At a Glance

You can now use Buy Now, Pay Later to pay for gas. While fueling up that way can be convenient, it’s also a financial slippery slope.

Should you fuel up now and pay later? It’s a new option to consider, with gas prices soaring and Buy Now, Pay Later service providers taking their solutions offline. For example, BNPL service providers Zip and Klarna now have partnerships with Chevron and Texaco. All you need to do is download an app, create an account, and pay for your gas in a few interest-free installments.

Using Buy Now, Pay Later to pay for gas

It’s simple: Once you have Zip or Klarna set up, use the “pay-in-store” option to select Chevron or Texaco and create a virtual card that will allow you to pay with your phone at the pump. There are slight differences between each service provider.

For example, Klarna allows you to divide your gas payment in four installments due every two weeks, with the first payment due upfront. It requires a minimum purchase of $10, and if you happen to miss a payment, you’ll incur a $7 late fee. Late fees are capped at 25% of the order amount.

Zip has a similar setup as far as payments go: four payments over six weeks, with the first one paid upfront. There are transaction fees of $4 per purchase. You need to fill up your car with at least $35 to reach the minimum purchase threshold. Zip also charges late fees ranging from $5 to 10 depending on your state.

Both of these BNPL apps require a soft credit check, though the process of applying won’t affect your credit score. And they both prevent you from accumulating BNPL debt by not giving you additional loans if you are behind on payments.

Is fueling up now and paying later a good idea?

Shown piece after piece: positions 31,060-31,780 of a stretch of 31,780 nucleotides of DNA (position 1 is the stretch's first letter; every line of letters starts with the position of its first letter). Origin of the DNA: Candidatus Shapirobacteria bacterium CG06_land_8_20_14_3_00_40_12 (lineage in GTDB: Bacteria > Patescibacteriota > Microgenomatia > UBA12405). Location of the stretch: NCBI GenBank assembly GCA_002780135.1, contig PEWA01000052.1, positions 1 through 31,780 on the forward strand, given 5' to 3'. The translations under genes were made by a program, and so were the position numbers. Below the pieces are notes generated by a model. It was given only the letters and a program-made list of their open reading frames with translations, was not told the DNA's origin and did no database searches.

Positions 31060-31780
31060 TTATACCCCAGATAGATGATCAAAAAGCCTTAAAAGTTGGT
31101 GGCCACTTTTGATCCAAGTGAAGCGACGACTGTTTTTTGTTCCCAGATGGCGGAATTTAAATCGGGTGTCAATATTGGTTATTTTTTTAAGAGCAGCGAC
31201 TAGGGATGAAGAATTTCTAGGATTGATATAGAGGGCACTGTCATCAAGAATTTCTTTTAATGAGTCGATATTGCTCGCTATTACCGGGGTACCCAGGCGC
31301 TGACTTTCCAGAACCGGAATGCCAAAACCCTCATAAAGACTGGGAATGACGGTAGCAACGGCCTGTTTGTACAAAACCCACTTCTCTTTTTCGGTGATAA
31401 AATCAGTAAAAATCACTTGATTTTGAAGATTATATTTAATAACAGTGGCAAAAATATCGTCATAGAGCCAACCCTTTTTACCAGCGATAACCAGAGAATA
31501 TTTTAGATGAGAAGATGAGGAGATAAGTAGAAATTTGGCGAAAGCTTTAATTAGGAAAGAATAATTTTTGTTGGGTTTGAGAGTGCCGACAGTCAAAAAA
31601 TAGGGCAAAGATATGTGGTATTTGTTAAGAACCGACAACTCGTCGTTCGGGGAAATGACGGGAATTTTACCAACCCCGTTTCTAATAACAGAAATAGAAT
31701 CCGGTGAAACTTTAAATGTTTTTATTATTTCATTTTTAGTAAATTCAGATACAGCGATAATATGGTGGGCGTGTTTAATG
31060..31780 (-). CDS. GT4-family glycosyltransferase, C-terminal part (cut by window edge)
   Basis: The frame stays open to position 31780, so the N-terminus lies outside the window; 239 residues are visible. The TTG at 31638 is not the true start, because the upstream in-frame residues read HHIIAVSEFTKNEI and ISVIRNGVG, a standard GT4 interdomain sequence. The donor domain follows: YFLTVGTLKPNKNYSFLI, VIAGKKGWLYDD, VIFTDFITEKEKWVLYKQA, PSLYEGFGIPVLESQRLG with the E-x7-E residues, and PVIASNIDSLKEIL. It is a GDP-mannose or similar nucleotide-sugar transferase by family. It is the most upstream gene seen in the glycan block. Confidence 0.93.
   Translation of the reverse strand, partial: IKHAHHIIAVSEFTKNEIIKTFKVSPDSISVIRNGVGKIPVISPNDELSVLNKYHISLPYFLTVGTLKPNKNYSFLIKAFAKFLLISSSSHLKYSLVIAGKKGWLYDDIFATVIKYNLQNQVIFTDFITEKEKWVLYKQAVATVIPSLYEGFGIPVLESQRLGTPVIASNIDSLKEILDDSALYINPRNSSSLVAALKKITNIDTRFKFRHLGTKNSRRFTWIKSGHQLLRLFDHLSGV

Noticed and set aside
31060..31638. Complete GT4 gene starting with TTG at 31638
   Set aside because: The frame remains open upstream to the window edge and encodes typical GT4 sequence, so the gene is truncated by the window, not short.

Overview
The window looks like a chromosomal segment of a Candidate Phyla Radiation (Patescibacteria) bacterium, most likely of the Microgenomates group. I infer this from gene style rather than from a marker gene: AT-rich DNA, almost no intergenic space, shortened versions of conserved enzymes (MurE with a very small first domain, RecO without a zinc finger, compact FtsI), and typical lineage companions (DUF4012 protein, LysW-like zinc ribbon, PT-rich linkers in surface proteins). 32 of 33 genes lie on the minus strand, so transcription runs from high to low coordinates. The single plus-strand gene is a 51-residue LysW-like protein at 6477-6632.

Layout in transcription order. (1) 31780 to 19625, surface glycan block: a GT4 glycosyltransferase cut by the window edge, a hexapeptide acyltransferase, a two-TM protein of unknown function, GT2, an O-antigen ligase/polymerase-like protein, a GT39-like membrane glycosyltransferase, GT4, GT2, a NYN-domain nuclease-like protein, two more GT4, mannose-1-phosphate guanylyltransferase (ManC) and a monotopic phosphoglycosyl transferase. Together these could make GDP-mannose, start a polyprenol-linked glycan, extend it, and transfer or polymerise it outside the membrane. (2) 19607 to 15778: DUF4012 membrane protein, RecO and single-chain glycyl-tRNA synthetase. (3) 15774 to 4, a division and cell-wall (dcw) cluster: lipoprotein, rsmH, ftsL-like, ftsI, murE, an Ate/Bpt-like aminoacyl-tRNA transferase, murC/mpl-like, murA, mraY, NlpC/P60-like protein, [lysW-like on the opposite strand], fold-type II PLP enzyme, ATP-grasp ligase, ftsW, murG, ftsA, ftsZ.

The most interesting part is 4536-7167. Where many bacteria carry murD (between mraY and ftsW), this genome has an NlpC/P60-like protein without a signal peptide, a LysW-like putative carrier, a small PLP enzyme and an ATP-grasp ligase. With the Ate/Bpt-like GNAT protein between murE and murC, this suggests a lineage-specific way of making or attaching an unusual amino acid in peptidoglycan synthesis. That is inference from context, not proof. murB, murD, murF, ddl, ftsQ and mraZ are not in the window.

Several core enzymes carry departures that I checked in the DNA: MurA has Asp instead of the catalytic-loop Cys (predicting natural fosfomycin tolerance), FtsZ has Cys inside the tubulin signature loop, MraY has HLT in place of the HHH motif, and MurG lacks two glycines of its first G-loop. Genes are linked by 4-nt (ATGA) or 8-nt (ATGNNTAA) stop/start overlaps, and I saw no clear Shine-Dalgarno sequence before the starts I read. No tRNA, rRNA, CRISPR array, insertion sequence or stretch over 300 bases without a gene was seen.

The national average price for a gallon of gas has been climbing steadily and breaking records for several weeks in a row. “We could certainly see the national average approach $6,” shared Tom Kloza, global head of energy analysis for the OPIS, which tracks gas prices for AAA, with CNN. Americans are forking out hundreds of extra dollars every month to keep up with inflation.

So if your budget is tight, using BNPL to fuel up could shield you from finding yourself in a difficult situation such as having to choose between groceries and being able to drive your car to work.

Because the payments are interest-free, BNPL is a more appealing option than pulling out your credit card to fill your tank (though you will miss out on credit card rewards). That being said, this accessibility also translates into overspending and incurring late fees.

“It’s easier psychologically to pay for a couch that you can see and touch versus a consumable like gas,” shared Yaacov Martin, CEO of Jifiti, in a CNET article. “Gas gets consumed in its entirety before you finish repaying without even a picture or memory of it remaining like with a vacation.”

The bottom line

As a result, you could find yourself blowing your budget even though your initial intention was to help ease your financial load while fueling up. You should only use BNPL to pay for gas if it temporarily helps your cash flow and you’ll know you’ll be able to repay your installments easily over the lending period.

And if you’re already feeling the strain of inflation and debt repayment, avoid those enticing payment options and look into debt consolidation instead – this free debt consolidation loan calculator can help you come up with a viable plan.